In denying appellant’s motion to suppress, the district court did not determine whether appellant refused testing or whether he was incapable of consenting to testing.  Rather, the court denied the motion and concluded that the deputy had probable cause to believe that appellant committed the offense of DWI.[1]

            It is well settled that the state does not violate an individual’s constitutional rights when compelling the individual to submit to a blood test against his or her will and using the test result in a criminal prosecution.  Schmerber v. California, 384 U.S. 757, 772, 86 S. Ct. 1826, 1836 (1966).  Such a test is permitted only when the police have probable cause to believe an individual was driving under the influence of alcohol and the blood sample is necessary to preserve evidence of defendant’s guilt.  Tyler v. Comm’r of Pub. Safety, 368 N.W.2d 275, 278 (Minn. 1985).  But although the state is allowed to compel an individual arrested for driving while intoxicated to submit to a blood alcohol test, the legislature has enacted the implied consent law to “avoid the violent confrontations which could occur when people are forced to submit to testing.”  Nyflot v. Comm’r of Pub. Safety, 369 N.W.2d 512, 517 (Minn. 1985).  “This is not to say that an individual has a right to refuse testing.  Rather, the purpose of the implied consent advisory is to inform the driver of the serious consequences of his or her refusal.”  State v. Scott, 473 N.W.2d 375, 377 (Minn. App. 1991) (citing Nyflot, 369 N.W.2d at 517).

            Appellant argues that the district court’s ruling ignores the narrow exception to the general rule in Minn. Stat. § 169A.52, subd. 1, that when the implied consent law is invoked, a test must not be given if the driver refuses the test.  Appellant claims that under the statute, once an officer reads the implied consent advisory to a driver, the officer may compel a test over the driver’s refusal only if the officer “has probable cause to believe that the person has violated section 609.21 (criminal vehicular homicide and injury).”  Minn. Stat. § 169A.52, subd. 1.  Appellant argues that because no one died as a result of his motor vehicle operation, and nobody other than appellant was injured in the accident,[2] the probable cause exception contained in section 169A.52, subd. 1, does not apply.  Accordingly, appellant contends that the deputy had no authority to administer the test after appellant refused to consent to testing.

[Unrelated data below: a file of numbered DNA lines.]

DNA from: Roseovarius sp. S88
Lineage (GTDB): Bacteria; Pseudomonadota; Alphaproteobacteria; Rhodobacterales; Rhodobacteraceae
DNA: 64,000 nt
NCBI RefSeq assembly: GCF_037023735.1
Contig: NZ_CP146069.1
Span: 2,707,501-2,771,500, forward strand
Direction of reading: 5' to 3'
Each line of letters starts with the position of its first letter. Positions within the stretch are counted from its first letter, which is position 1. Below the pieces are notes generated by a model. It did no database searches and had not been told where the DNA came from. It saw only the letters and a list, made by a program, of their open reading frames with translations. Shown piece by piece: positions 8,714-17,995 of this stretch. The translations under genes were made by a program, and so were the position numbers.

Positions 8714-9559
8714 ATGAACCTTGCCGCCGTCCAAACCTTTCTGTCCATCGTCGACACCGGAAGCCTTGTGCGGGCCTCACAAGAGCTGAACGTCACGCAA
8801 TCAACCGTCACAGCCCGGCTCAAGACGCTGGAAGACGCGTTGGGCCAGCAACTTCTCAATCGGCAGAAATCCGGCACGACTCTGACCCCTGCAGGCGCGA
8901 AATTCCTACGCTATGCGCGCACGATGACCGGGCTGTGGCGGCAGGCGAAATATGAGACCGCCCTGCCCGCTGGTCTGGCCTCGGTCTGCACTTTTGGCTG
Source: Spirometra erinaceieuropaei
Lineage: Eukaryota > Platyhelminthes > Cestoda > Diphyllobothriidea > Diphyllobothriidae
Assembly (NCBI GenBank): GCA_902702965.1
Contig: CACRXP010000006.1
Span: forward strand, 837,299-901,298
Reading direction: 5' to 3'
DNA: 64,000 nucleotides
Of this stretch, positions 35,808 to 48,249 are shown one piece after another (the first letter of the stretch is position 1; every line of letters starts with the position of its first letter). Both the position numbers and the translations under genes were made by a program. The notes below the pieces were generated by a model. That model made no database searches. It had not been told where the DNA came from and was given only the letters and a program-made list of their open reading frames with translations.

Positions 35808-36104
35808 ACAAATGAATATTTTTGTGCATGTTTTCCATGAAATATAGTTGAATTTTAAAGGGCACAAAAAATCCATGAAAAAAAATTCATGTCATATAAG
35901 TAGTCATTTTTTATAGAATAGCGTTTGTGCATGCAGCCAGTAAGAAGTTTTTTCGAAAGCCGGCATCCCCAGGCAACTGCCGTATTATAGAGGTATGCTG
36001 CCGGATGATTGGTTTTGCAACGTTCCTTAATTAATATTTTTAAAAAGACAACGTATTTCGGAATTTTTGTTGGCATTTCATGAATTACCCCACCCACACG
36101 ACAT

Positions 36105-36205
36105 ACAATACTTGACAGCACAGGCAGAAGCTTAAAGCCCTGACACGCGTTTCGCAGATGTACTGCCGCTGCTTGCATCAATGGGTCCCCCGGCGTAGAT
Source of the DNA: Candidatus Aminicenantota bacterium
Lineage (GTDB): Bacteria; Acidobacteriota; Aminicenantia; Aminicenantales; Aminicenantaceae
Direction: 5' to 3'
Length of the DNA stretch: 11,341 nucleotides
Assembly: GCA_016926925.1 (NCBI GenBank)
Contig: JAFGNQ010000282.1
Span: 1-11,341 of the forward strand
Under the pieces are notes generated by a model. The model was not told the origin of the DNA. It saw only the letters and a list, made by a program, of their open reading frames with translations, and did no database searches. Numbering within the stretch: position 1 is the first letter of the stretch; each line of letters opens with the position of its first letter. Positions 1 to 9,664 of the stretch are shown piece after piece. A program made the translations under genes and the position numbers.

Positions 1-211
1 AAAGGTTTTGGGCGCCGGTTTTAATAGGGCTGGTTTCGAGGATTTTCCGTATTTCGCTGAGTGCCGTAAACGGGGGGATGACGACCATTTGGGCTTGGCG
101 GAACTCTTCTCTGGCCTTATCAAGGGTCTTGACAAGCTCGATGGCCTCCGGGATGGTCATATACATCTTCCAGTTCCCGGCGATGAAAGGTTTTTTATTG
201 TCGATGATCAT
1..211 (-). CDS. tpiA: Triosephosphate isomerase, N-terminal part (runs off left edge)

In Scott, this court stated that:

            When an officer has properly arrested a driver for driving under the influence a test may be taken with or without the driver’s consent.  Once a decision has been made to utilize the implied consent law, however, an officer may not force the driver to submit to testing after the driver has refused. The implied consent law states in clear and unambiguous language that an officer shall not give a test if the driver refuses to permit one.


473 N.W.2d at 377 (citation omitted).

            It is undisputed that the deputy read the implied consent advisory to appellant.  When appellant did not answer the inquiry contained in the advisory, the deputy ordered the administration of the test.  Although Minn. Stat. § 169A.52, subd. 1, allows the administration of the test over a driver’s objection if the “officer has probable cause to believe that the person has violated section 609.21 (criminal vehicular homicide and injury),” appellant correctly observes that the deputy had no reason to believe appellant violated section 609.21 because appellant was the only person involved in the accident.  If appellant refused testing after the deputy read the implied consent advisory, because the exception in Minn. Stat. § 169A.52, subd. 1, does not apply, the deputy had no authority to administer the blood test.

            The conclusion that the deputy had no authority to administer the blood test assumes appellant’s position that his silence constituted a refusal to submit to testing.  But this is a disputed issue because the state asserts that appellant was incapable of revoking his consent due to his incapacitated state.  If the state is correct, the administration of the blood test was appropriate.  See Minn. Stat. § 169A.51, subd. 6.  Because the district court did not decide the issue, but instead denied appellant’s motion on the basis that there was probable cause to administer the test, we reverse and remand for the court to decide the issue of whether appellant refused to consent to testing.   


            Appellant argues that because he had no pre-testing right to counsel in Iowa, his prior Iowa OWI convictions cannot be used to enhance the current offense to a felony.  But the Minnesota Supreme Court recently held that the interests underlying Minnesota’s recognition of a driver’s limited right to counsel before the driver decides whether to submit to an alcohol-concentration test are not sufficient to justify disregarding a conviction entered in a state whose laws do not provide a right of counsel before making such test decisions.  State v. Schmidt, 712 N.W.2d 530, 539 (Minn. 2006).  Such convictions may be used to enhance Minnesota DWI offenses.  Id.  Appellant’s prior Iowa convictions may be used to enhance the Minnesota DWI charges.

            Reversed and remanded.

* Retired judge of the Minnesota Court of Appeals, serving by appointment pursuant to Minn. Const. art. VI, § 10.

[1] We appreciate on the record that it is questionable whether appellant asserted his claim of consciousness to the district court.  In the interests of justice, we address the issue.  Roby v. State, 547 N.W.2d 354, 357 (Minn. 1996) (stating that in the interests of justice, this court can consider issues not raised below).

[2] The criminal vehicular homicide and injury statute provides that a person is guilty of that offense only if a person commits bodily harm to another as a result of operating a motor vehicle.  Minn. Stat. § 609.21 (2004).